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shutterstock_133525100A friend of mine who is an Evangelical Christian noted that on more than one occasion I’ve called them out for failing to adequately show love to those of us who have left their ranks.  In my review of God’s Not Dead, I criticize the film’s creators as well as its adoring fans for so badly caricaturing and dehumanizing atheists in the movie.  And in my somewhat confrontational piece “Your Love is Toxic,” I list four common demonstrations of Christian love that aren’t really love at all.  After reading that, my friend finally asked, “So what is loving, then?”  After describing so many things that aren’t love, what would loving an atheist look like, anyway?
My first reaction is to say that love would look like the opposite of the four things I listed in that article.  Instead of shunning and disassociating, love looks like accepting and including.  Instead of withholding or giving with strings attached, love looks like giving to those in need, and doing it in such a way that you do not place expectations on the recipient to give you back something in return.  Instead of crusading and proselytizing, love looks like accepting people the way they are, respecting their personal boundaries, and not trying to change who they are to become more like you.  Unfortunately, many people’s religion will not allow them to do this because it dictates that people are bad, broken, and needing something that they have to offer.  If you could only step outside your own box for just a minute you’d see how awful that looks from the outside.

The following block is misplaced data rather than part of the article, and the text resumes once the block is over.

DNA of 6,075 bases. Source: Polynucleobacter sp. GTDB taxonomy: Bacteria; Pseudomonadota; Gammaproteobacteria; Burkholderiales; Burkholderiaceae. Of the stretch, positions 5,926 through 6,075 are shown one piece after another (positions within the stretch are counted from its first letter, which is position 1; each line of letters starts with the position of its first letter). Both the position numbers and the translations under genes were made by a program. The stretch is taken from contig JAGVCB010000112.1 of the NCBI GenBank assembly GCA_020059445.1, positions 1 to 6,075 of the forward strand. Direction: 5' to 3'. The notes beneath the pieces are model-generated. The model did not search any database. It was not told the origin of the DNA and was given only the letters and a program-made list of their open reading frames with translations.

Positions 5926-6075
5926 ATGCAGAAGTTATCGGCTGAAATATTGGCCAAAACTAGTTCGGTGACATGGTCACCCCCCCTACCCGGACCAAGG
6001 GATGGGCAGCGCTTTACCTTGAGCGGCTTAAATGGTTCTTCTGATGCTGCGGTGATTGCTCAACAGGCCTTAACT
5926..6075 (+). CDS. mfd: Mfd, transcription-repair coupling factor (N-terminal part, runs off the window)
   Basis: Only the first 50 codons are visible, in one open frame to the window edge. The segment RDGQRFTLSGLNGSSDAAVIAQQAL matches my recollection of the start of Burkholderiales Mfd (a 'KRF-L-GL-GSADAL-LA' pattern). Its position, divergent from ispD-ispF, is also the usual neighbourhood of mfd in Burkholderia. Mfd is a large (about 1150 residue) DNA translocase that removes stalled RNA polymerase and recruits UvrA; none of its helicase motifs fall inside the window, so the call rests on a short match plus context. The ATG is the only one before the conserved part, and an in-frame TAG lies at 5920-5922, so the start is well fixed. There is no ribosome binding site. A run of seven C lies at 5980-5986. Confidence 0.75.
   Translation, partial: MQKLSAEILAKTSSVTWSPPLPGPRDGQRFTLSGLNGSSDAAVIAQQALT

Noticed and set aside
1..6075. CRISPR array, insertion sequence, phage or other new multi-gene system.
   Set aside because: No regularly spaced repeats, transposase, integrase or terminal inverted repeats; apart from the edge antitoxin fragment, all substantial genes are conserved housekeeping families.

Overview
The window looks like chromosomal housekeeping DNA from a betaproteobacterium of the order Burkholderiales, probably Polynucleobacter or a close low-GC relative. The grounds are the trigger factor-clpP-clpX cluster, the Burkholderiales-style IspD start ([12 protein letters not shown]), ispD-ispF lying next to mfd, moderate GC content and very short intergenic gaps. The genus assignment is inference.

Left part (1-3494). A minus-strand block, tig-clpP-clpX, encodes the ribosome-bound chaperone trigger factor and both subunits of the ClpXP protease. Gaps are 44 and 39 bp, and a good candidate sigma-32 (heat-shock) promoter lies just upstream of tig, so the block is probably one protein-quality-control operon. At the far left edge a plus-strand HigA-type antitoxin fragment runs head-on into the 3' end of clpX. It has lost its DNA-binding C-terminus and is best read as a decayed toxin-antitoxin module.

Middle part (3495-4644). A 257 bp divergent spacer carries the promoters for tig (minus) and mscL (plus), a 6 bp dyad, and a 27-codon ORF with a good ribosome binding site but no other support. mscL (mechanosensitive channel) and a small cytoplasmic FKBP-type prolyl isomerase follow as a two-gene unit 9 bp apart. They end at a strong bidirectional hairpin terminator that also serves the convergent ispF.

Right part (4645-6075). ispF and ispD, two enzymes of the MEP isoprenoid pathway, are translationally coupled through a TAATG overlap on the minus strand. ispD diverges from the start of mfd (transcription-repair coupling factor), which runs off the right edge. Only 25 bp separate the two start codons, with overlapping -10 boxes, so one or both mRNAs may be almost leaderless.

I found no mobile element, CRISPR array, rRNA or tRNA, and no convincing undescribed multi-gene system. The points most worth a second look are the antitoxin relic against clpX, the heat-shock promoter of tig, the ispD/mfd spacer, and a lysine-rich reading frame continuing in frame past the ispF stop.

When you think about it, though, it’s a little sad that we have to give a tutorial on this at all. I suggest it shows that the Christian tradition (certainly as it’s popularly known) isn’t as superior at teaching you how to relate to others in a healthy way as the people within that tradition suppose it is.  I would argue that any tradition which says, “Love this person or else” carries an element of coercion and emotional manipulation that will be inescapable until you learn to question some very basic assumptions.  As long as you really believe I’m doomed to Hell, nothing you do around me will be completely normal and healthy.  But I’m going to set that bigger ideological question aside for a moment and just talk about what it looks like to love an atheist in practical terms.
First, a caveat:  When I asked my atheist friends what loving them looks like, the most common response I got was:  I don’t want what they call love.  I want respect.  They can keep their “love.”  Too often Christians have been taught to see love as a proprietary virtue, as if it’s uniquely a possession of their tribe.  But this tinges their love with an unmistakable air of condescension and manipulation. My friend Hannah said it perfectly:

I think using the word ‘love’ is the wrong terminology. When a stranger tells someone they ‘love’ them, it comes across as superficial and insincere. It cheapens the word. When Christians tell atheists they ‘love’ us, it’s patronizing. I would suggest they throw that word out altogether!
As an atheist, I don’t want ‘love’ from Christians. I just want freedom to make my own choices without judgment, ridicule, social isolation, and demonization. I just want a little respect for exercising my right as an individual to believe or not believe in what I choose.

That was a recurring theme among those who responded to my question, and I think that sentiment undergirds each of the responses summarized below.


1.) If you really care about us, do more listening than talking and take time to understand where we’re coming from.  Love implies empathy.  If you can’t understand why we don’t believe, then take the time to try and understand it. If you really love us, you will also take time to consider how many times we’ve already been exposed to whatever you feel the urge to say to us.  If we’ve heard what you’re about to say five hundred times, do you really think saying it one more time will have a more positive effect than the previous times we heard it?